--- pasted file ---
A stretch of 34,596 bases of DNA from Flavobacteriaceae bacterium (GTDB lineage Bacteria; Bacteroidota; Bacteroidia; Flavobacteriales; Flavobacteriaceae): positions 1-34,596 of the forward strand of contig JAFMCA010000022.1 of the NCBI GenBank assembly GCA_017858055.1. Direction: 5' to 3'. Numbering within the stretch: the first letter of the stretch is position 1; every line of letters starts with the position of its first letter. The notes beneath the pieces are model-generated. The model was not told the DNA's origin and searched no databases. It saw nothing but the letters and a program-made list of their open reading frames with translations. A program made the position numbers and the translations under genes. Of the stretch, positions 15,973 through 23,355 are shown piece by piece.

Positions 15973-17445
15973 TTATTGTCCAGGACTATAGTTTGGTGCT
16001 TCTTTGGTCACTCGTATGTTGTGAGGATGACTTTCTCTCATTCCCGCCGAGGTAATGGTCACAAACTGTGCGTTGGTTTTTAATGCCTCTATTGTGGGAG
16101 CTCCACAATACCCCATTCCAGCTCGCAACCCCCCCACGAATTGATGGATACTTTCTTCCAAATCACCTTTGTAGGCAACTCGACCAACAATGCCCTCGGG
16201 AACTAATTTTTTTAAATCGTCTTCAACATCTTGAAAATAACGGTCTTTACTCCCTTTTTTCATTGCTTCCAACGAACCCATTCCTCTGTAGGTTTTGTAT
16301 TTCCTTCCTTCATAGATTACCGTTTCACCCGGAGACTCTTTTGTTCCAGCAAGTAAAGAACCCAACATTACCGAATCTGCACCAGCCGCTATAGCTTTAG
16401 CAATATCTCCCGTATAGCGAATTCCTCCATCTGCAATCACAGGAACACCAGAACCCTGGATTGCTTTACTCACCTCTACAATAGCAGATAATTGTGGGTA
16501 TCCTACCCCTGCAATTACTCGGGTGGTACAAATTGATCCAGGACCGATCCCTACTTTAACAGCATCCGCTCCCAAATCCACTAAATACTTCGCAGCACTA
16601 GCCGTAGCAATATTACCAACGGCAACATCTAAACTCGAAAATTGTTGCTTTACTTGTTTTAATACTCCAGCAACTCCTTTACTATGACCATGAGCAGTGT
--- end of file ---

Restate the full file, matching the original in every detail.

A stretch of 34,596 bases of DNA from Flavobacteriaceae bacterium (GTDB lineage Bacteria; Bacteroidota; Bacteroidia; Flavobacteriales; Flavobacteriaceae): positions 1-34,596 of the forward strand of contig JAFMCA010000022.1 of the NCBI GenBank assembly GCA_017858055.1. Direction: 5' to 3'. Numbering within the stretch: the first letter of the stretch is position 1; every line of letters starts with the position of its first letter. The notes beneath the pieces are model-generated. The model was not told the DNA's origin and searched no databases. It saw nothing but the letters and a program-made list of their open reading frames with translations. A program made the position numbers and the translations under genes. Of the stretch, positions 15,973 through 23,355 are shown piece by piece.

Positions 15973-17445
15973 TTATTGTCCAGGACTATAGTTTGGTGCT
16001 TCTTTGGTCACTCGTATGTTGTGAGGATGACTTTCTCTCATTCCCGCCGAGGTAATGGTCACAAACTGTGCGTTGGTTTTTAATGCCTCTATTGTGGGAG
16101 CTCCACAATACCCCATTCCAGCTCGCAACCCCCCCACGAATTGATGGATACTTTCTTCCAAATCACCTTTGTAGGCAACTCGACCAACAATGCCCTCGGG
16201 AACTAATTTTTTTAAATCGTCTTCAACATCTTGAAAATAACGGTCTTTACTCCCTTTTTTCATTGCTTCCAACGAACCCATTCCTCTGTAGGTTTTGTAT
16301 TTCCTTCCTTCATAGATTACCGTTTCACCCGGAGACTCTTTTGTTCCAGCAAGTAAAGAACCCAACATTACCGAATCTGCACCAGCCGCTATAGCTTTAG
16401 CAATATCTCCCGTATAGCGAATTCCTCCATCTGCAATCACAGGAACACCAGAACCCTGGATTGCTTTACTCACCTCTACAATAGCAGATAATTGTGGGTA
16501 TCCTACCCCTGCAATTACTCGGGTGGTACAAATTGATCCAGGACCGATCCCTACTTTAACAGCATCCGCTCCCAAATCCACTAAATACTTCGCAGCACTA
16601 GCCGTAGCAATATTACCAACGGCAACATCTAAACTCGAAAATTGTTGCTTTACTTGTTTTAATACTCCAGCAACTCCTTTACTATGACCATGAGCAGTGT